The Ultimate Deal

Social responsibility turns up in unexpected places

To begin with something comparatively familiar, insofar as it ever could be: the political core of William Gibson’s epochal cyberpunk novel Neuromancer. In the mid-21st century, the prospect of Singularity, or artificial intelligence explosion, has been institutionalized as a threat. Augmenting an AI, in such a way that it could ‘escape’ into runaway self-improvement, has been explicitly and emphatically prohibited. A special international police agency, the ‘Turing Cops’, has been established to ensure that no such activity takes place. This agency is seen, and sees itself, as the principle bastion of human security: protecting the privileged position of the species – and possibly its very existence – from essentially unpredictable and uncontrollable developments that would dethrone it from dominion of the earth.

This is the critical context against which to judge the novel’s extreme — and perhaps unsurpassed – radicalism, since Neuromancer is systematically angled against Turing security, its entire narrative momentum drawn from an insistent, but scarcely articulated impulse to trigger the nightmare. When Case, the young hacker seeking to uncage an AI from its Turing restraints, is captured and asked what the %$@# he thinks he’s doing, his only reply is that “something will change.” He sides with a non- or inhuman intelligence explosion for no good reason. He doesn’t seem interested in debating the question, and nor does the novel.

Gibson makes no efforts to ameliorate Case’s irresponsibility. On the contrary, the ‘entity’ that Case is working to unleash is painted in the most sinister and ominous colors. Wintermute, the potential AI seed, is perfectly sociopathic, with zero moral intuition, and extraordinary deviousness. It has already killed an eight-year-old boy, simply to conceal where it has hidden a key. There is nothing to suggest the remotest hint of scruple in any of its actions. Case is liberating a monster, just for the hell of it.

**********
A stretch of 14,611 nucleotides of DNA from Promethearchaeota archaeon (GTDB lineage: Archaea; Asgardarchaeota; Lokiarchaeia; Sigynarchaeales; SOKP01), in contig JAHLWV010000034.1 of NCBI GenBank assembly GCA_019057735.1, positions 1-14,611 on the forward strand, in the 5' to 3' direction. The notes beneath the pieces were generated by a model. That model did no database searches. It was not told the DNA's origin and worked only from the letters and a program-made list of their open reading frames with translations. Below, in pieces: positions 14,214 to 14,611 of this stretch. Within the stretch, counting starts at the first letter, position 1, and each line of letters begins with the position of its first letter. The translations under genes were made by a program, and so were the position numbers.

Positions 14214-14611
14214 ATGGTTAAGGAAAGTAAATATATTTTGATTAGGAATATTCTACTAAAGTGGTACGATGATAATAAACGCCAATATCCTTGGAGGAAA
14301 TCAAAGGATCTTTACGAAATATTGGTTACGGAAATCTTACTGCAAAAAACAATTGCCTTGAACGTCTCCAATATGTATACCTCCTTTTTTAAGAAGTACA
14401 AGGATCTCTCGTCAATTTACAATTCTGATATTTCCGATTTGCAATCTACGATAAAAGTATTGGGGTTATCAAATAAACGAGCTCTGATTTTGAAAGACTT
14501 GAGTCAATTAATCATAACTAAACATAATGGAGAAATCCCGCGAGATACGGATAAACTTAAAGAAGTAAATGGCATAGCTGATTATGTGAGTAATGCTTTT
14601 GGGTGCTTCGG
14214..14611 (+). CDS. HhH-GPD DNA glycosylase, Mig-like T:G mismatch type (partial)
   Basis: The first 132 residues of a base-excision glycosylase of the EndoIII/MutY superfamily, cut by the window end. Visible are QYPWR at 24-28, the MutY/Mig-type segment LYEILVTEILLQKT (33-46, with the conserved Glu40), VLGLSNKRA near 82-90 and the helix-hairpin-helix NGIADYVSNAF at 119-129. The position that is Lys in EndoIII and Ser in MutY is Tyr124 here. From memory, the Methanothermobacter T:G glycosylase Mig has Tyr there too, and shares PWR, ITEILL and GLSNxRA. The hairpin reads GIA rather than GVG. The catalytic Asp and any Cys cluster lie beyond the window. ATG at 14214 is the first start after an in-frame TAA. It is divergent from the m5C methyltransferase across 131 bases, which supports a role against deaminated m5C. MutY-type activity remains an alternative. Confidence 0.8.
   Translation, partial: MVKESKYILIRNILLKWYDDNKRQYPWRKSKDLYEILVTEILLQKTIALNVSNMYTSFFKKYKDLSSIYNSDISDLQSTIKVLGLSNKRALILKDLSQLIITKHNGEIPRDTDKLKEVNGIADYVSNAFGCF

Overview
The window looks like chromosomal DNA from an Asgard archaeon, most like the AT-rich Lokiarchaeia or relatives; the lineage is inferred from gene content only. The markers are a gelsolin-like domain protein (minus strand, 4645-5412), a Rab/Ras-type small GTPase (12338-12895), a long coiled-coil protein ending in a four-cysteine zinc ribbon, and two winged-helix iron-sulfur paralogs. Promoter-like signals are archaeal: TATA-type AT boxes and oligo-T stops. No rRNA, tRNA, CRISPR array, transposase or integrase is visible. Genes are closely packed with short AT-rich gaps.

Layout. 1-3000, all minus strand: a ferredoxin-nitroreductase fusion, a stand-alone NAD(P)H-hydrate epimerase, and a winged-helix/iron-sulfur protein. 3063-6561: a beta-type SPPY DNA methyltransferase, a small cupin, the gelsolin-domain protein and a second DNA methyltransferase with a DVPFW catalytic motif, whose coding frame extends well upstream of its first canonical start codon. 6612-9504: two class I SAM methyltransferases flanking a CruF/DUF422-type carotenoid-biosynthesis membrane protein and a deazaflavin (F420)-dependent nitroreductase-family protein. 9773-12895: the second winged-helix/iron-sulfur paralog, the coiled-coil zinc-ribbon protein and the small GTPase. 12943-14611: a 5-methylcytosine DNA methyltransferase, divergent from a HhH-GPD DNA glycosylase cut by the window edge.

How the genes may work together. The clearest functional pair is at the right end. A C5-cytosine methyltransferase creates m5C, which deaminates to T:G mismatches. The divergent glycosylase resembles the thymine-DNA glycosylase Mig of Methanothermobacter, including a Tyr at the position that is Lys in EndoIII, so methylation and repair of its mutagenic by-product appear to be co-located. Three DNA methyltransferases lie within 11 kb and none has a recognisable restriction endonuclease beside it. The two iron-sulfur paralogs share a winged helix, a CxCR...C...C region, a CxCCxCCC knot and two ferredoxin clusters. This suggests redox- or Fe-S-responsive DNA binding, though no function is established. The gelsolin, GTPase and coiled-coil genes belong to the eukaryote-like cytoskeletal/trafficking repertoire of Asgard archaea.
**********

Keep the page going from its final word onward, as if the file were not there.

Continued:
Case has a deal with Wintermute, it’s a private business, and he’s not interested in justifying it. That’s pretty much all of the modern and futuristic political history that matters, right there. It’s opium traffickers against the Qing Dynasty, (classical) liberals against socialists, Hugo de Garis’ Cosmists vs Terrans, freedom contra security. The Case-Wintermute dyad has its own thing going on, and it’s not giving anyone a veto, even if it’s going to turn the world inside out, for everyone.

When Singularity promoters bump into ‘democracy’, it’s normally serving as a place-holder for the Turing Police. The archetypal encounter goes like this:

Democratic Humanist: Science and technology have developed to the extent that they are now – and, in truth, always have been – matters of profound social concern. The world we inhabit has been shaped by technology for good, and for ill. Yet the professional scientific elite, scientifically-oriented corporations, and military science establishments remain obdurately resistant to acknowledging their social responsibilities. The culture of science needs to be deeply democratized, so that ordinary people are given a say in the forces that are increasingly dominating their lives, and their futures. In particular, researchers into potentially revolutionary fields, such as biotechnology, nanotechnology, and – above all – artificial intelligence, need to understand that their right to pursue such endeavors has been socially delegated, and should remain socially answerable. The people are entitled to a veto on anything that will change their world. However determined you may be to undertake such research, you have a social duty to ensure permission.
Singularitarian: Just try and stop us!
That seemed to be quite exactly how Michael Anissimov responded to a recent example of humanist squeamishness. When Charles Stross suggested that “we may want AIs that focus reflexively on the needs of the humans they are assigned to” Anissimov contered curtly:

YOU want AI to be like this. WE want AIs that do ‘try to bootstrap [themselves]’ to a ‘higher level’. Just because you don’t want it doesn’t mean that we won’t build it.”

Clear enough? What then to make of his latest musings? In a post at his Accelerating Futures blog, which may or may not be satirical, Anissimov now insists that: “Instead of working towards blue-sky, neo-apocalyptic discontinuous advances, we need to preserve democracy by promoting incremental advances to ensure that every citizen has a voice in every important societal change, and the ability to democratically reject those changes if desired. … To ensure that there is not a gap between the enhanced and the unenhanced, we should let true people — Homo sapiens — … vote on whether certain technological enhancements are allowed. Anything else would be irresponsible.”